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SeaWorld Orca Death
FILE- In this April 19, 2017, image provided by SeaWorld Parks &amp; Entertainment orca Takara helps guide her newborn, Kyara, to the water's surface at SeaWorld San Antonio in San Antonio. Kyara was the final killer whale born under SeaWorld’s former orca-breeding program. The Orlando-based company says 3-month-old Kyara died on Monday, July 24, 2017. (Chris Gotshall/SeaWorld Parks &amp; Entertainment via AP, File)

The last killer whale born in captivity at SeaWorld has died


The last killer whale born in captivity as part of SeaWorld's former orca-breeding program died Monday.

Kyara was born to 26-year-old Takara at SeaWorld's San Antonio, Texas, park in April. Over the weekend, Kyara was treated for an infection, and despite the park's best efforts to save her, the 3-month-old calf's health continued to decline.

"Kyara had a tremendous impact on the entire zoological team, not to mention all of the guests that had the chance to see her," San Antonio trainer Julie Sigman said in a statement. "The heart and support that has gone into caring for her throughout Takara's pregnancy until today has been amazing. As animal caregivers we dedicate our lives to these animals, and this loss will be felt throughout the entire SeaWorld family."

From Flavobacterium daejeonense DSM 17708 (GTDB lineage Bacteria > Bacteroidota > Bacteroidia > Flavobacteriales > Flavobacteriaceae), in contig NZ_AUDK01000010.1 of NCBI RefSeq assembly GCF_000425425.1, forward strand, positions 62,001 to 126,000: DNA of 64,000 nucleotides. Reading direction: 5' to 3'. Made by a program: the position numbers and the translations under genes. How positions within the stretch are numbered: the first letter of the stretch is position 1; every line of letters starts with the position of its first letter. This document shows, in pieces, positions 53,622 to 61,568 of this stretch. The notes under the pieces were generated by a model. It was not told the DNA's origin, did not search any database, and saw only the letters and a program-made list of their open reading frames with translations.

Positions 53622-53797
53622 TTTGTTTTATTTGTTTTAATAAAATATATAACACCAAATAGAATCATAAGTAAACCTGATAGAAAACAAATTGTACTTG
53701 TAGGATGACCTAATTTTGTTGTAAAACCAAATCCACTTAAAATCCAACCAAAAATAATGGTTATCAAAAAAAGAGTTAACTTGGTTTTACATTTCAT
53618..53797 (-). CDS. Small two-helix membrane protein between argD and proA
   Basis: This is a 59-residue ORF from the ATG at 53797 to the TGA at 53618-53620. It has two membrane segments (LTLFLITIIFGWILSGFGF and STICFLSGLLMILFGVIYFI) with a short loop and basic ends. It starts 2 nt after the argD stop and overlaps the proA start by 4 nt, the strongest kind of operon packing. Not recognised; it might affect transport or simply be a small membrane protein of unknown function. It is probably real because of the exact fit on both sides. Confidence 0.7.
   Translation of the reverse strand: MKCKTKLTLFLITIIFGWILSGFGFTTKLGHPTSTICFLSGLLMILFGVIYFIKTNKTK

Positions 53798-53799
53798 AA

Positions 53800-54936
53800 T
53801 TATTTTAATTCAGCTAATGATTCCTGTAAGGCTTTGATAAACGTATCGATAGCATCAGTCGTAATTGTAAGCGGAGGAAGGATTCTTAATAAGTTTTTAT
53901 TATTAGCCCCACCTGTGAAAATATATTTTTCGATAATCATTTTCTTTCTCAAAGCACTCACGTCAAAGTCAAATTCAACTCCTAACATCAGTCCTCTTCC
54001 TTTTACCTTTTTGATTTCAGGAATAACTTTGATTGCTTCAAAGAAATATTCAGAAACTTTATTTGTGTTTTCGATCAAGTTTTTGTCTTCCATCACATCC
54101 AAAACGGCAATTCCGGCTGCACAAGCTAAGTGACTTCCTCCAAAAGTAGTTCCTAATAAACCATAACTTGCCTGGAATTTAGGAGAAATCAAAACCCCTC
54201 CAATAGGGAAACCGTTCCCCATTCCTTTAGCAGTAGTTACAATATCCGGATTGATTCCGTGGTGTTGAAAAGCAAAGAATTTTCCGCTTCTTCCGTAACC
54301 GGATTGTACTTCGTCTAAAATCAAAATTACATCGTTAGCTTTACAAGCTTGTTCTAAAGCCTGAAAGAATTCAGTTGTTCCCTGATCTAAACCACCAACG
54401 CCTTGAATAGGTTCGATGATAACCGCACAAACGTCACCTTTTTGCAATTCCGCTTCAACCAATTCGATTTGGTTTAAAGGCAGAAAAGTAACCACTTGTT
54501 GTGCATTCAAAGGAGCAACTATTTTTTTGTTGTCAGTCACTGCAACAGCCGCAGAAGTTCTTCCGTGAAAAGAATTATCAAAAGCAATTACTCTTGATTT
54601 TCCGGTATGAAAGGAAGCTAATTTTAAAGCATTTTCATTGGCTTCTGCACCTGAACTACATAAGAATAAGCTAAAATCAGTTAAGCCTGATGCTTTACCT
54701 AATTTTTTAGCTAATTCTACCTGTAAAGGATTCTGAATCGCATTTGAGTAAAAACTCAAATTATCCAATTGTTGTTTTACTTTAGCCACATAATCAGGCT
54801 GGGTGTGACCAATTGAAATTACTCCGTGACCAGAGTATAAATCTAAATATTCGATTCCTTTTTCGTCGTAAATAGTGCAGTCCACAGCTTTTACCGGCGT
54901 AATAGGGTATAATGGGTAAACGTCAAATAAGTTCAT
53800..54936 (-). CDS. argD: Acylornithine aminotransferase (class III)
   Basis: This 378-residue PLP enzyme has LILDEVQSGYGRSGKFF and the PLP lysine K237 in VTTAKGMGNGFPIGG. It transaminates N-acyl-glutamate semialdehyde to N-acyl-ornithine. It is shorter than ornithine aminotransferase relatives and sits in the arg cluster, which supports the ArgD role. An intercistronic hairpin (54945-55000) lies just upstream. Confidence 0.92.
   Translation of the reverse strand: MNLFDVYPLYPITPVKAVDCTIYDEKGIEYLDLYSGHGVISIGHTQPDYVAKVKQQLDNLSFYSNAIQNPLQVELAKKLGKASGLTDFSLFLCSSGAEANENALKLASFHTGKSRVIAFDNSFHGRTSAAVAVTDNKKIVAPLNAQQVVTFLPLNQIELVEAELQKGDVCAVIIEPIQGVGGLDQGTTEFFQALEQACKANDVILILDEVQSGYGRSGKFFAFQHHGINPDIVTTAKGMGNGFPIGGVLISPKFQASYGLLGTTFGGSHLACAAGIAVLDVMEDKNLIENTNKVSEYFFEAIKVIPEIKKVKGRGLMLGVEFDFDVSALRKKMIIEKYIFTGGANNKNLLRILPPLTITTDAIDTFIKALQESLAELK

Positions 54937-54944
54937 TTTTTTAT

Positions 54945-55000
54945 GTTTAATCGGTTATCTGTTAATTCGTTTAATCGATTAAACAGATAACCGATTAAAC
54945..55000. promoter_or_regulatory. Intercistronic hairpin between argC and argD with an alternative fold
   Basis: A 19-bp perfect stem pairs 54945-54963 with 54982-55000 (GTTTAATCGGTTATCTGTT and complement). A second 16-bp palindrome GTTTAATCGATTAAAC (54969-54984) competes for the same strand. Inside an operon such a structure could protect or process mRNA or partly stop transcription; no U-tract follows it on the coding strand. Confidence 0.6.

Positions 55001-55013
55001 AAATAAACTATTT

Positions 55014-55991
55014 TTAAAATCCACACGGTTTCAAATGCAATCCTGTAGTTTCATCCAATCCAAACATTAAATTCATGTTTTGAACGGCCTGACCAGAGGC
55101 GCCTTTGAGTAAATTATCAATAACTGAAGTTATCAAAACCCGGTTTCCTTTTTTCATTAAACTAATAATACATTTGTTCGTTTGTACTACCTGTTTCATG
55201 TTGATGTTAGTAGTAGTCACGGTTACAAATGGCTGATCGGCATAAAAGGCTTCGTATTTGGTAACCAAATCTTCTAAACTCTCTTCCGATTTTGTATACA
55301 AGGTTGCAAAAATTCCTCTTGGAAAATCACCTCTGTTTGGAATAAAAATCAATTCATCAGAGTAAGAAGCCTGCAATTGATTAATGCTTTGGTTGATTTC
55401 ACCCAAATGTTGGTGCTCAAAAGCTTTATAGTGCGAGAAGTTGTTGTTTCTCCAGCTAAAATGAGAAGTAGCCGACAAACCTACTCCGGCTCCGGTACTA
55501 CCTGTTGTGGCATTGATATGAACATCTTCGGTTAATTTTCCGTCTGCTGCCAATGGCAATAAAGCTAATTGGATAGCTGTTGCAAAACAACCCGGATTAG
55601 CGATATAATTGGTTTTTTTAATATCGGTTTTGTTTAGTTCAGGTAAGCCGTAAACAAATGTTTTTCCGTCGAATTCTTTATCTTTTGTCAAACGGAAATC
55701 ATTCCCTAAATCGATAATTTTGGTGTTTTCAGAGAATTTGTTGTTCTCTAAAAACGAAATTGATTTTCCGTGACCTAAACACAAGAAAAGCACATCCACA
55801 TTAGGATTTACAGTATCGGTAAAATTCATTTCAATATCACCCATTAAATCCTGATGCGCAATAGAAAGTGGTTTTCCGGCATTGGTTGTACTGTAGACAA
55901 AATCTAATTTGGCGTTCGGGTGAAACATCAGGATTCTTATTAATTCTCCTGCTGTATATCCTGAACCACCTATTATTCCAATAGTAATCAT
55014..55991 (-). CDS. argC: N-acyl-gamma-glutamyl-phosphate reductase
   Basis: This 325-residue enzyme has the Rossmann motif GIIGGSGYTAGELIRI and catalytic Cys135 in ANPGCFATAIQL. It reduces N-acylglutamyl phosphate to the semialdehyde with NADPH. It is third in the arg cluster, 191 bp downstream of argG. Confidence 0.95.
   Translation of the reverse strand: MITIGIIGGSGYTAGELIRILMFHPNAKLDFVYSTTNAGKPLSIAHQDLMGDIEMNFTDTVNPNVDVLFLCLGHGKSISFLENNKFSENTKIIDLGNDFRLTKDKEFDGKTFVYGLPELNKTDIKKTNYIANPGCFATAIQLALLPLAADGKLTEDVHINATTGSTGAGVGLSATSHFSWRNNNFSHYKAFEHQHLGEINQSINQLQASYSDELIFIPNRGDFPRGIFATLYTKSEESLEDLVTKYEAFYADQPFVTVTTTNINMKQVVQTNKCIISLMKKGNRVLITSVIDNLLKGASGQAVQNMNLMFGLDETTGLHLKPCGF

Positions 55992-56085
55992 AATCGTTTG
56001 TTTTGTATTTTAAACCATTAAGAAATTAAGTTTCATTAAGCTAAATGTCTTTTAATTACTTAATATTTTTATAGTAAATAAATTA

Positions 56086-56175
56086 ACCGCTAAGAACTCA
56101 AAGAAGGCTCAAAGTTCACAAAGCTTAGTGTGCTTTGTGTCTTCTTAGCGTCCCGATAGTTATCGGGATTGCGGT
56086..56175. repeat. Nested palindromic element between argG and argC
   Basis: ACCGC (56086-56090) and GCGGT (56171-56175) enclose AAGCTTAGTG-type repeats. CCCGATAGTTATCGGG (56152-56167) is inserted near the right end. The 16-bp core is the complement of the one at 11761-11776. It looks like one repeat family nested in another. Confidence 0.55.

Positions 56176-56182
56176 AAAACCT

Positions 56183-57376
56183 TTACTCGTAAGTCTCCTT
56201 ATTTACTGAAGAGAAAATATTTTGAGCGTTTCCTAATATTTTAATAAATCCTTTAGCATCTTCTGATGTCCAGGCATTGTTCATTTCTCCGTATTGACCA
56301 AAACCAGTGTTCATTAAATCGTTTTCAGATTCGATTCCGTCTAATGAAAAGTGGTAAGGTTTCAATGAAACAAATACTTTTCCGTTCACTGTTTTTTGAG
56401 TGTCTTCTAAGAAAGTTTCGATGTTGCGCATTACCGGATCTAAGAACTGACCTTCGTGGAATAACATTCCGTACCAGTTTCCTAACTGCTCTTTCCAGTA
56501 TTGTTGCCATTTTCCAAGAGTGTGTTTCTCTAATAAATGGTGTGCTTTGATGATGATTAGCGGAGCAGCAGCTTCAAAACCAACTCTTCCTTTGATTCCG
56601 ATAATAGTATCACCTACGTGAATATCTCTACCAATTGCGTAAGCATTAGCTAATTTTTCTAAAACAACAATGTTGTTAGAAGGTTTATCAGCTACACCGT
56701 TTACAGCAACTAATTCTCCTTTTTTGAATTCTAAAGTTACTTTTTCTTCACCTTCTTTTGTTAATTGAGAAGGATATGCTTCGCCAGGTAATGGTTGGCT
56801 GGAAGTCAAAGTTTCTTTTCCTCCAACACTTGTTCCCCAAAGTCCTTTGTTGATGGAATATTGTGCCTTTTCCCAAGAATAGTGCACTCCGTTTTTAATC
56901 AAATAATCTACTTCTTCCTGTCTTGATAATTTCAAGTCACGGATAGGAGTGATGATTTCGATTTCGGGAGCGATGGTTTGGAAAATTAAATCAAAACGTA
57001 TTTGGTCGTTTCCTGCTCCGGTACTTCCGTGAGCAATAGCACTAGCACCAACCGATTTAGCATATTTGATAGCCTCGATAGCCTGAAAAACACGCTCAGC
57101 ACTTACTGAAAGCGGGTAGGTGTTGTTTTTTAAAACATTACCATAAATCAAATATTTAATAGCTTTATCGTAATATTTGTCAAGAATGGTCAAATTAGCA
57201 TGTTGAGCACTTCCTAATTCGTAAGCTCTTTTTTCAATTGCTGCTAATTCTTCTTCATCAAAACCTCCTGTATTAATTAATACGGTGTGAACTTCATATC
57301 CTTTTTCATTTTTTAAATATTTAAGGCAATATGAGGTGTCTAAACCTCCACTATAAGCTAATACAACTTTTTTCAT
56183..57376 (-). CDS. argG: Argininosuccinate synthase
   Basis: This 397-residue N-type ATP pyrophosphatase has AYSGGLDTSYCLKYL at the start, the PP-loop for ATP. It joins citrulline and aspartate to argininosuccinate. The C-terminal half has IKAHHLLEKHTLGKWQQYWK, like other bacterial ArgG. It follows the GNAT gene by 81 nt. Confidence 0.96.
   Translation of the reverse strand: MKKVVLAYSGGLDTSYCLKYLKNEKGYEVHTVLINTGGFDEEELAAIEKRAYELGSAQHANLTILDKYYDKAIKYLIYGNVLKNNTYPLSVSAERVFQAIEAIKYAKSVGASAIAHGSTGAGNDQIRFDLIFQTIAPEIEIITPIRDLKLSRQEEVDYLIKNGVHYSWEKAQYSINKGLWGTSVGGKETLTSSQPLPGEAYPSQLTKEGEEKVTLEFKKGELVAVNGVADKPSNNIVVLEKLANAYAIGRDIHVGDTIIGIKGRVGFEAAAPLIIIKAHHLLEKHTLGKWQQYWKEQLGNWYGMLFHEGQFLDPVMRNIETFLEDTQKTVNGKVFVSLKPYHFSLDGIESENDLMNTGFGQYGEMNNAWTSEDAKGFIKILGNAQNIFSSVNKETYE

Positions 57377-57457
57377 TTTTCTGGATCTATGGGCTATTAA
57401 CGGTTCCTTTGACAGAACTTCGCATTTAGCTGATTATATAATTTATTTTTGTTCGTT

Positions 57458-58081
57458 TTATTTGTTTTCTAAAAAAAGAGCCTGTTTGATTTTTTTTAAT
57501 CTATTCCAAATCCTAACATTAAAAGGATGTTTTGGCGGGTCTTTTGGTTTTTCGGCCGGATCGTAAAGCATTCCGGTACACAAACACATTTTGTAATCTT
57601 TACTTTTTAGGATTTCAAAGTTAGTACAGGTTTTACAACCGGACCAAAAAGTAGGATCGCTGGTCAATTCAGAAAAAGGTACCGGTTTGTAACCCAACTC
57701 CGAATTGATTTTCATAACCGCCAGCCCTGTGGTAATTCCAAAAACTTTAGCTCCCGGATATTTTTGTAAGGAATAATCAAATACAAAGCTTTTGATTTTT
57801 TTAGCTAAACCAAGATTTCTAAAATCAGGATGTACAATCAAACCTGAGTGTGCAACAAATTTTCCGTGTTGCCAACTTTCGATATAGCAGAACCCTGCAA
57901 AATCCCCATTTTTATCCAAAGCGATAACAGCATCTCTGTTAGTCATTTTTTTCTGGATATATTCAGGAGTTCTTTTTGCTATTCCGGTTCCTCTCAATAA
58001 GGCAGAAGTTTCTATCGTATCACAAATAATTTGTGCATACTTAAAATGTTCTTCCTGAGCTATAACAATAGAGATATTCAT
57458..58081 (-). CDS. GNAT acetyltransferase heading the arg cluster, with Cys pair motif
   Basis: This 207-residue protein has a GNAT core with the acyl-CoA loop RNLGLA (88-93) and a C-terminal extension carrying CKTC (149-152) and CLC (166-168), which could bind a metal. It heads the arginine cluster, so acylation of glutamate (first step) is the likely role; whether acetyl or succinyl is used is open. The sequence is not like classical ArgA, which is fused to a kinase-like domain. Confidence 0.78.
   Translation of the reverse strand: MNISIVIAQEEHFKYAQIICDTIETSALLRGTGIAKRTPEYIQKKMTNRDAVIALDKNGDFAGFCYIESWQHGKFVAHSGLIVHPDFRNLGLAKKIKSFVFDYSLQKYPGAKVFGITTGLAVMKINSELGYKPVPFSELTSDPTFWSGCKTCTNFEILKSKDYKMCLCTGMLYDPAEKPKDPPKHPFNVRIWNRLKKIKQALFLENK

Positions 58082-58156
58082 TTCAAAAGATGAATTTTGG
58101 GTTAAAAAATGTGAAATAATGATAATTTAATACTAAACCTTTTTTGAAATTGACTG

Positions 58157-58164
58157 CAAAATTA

While Kyara's official cause of death hasn't been determined, through monitoring the calf's behavior and her symptoms, SeaWorld's veterinary and animal care teams said they suspect she was suffering from pneumonia. A post-mortem exam will be conducted and SeaWorld said it will provide the results as soon as they are available.

SeaWorld announced the end of its breeding program in March 2016 after years of pressure from animal rights groups. The company also decided to phase out its killer whale performances by 2019. That decision came after the 2013 release of "Blackfish," a documentary that put a critical spotlight on SeaWorld's orca care.

Blackfish - Official Trailer

SeaWorld now has just 22 orcas left in the U.S. The company announced plans to introduce "natural orca encounters" in exchange for its killer whale performances.

The Associated Press contributed to this report.

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